Adopted and searching for your birth mother? Saturday is National Birth Mother's Day, and it is a great time to reflect on the woman who gave you or your baby life.
But before you go looking for your birth mother, here are three legal rights you should know:
1. Adoption Records May Be Sealed.
When parents choose to go through a closed adoption, adoption records may be sealed until a child is a certain age. This means that a birth parent's biographical information may remain secret if he or she so chooses.
Some states will require birth parents to release medical or genetic information to the adoptive parents once parental rights are terminated. This information can be helpful in identifying potential genetic risk factors (like heart disease or diabetes), but it likely will not help you find your birth mother.
2. Adult Adoptees Can Request Adoption Records.
Depending on the state, once an adopted child reaches a certain age (typically 18 or 21), he or she can request the release of any adoption paperwork that has been sealed. Even without a court order, an adoptee may have the right to non-identifying information about their biological parents such as:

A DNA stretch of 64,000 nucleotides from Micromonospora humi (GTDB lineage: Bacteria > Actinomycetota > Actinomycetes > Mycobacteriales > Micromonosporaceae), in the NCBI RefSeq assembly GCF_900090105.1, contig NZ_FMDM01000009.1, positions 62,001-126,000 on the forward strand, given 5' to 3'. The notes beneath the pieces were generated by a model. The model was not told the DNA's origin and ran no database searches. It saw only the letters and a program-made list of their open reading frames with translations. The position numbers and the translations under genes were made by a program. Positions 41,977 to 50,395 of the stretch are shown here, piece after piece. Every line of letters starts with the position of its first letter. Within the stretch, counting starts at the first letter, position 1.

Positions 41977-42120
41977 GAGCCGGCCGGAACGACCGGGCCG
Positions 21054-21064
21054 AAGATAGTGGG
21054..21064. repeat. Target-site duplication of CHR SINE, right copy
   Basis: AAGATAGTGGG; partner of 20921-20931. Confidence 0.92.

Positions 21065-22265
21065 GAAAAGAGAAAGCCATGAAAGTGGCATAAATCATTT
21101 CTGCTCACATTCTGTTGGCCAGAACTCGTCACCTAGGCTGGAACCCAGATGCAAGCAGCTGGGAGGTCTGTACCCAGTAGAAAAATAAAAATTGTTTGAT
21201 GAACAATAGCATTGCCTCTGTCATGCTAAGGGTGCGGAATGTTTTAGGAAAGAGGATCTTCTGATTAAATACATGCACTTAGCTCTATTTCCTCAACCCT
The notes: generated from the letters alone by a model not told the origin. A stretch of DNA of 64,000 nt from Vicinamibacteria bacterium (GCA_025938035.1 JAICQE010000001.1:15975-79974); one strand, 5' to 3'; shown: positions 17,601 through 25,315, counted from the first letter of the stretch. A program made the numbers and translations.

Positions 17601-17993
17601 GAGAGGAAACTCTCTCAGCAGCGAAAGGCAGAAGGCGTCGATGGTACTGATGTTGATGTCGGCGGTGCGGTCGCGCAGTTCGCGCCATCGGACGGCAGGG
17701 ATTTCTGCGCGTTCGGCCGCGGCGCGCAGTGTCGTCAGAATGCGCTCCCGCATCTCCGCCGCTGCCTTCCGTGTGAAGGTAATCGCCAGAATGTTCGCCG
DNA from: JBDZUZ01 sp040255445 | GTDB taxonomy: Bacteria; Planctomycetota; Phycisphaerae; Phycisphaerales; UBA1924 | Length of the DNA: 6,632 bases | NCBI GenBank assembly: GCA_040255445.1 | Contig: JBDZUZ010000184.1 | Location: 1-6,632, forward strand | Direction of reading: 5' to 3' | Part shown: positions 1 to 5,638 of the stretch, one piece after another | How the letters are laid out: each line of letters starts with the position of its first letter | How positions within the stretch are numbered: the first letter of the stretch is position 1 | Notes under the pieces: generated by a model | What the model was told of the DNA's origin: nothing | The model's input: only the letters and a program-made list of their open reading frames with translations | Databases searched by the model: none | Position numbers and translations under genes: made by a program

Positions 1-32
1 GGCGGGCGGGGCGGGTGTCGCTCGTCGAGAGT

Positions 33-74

- Education level,
- Religion, and
- General appearance.
The adoptee may wish to contact the adoption agency that handled his or her adoption to learn what options are available.
3. Birth Parents May Have the Right to Stay Hidden.
Generally, if a birth parent indicates to an agency that he or she wants to remain hidden, even an adult adoptee may not have the right to his or her information. In many states, birth parents state their preferences regarding contact during the adoption process, but they can change their minds later on. For example, in Ohio, birth mothers can both release and refuse to release information to their biological children well after the adoption has taken place.
Adoptees looking for their birth mother or father are encouraged to sign up for adoption registries like the International Soundex Reunion Registry (ISRR), but participation of both birth parents and adoptees in these registries is voluntary. The U.S. Department of Health and Human Services also offers several resources for seeking birth parents in other countries.
If you wish to seek out your or your child's birth mother, an experienced adoption attorney in your area may be able to help.
- I Found My Biological Parents, and Wish I Hadn't (The New York Times)
- Should Biological Parents Have More Rights in Adoption? A Hypothetical Conversation (FindLaw)
- Online Adoption Swaps May Not Be Legal: Report (FindLaw's Law and Daily Life)
- S.C. Court: Baby Veronica's Adoptive Parents Should Get Custody (FindLaw's Decided)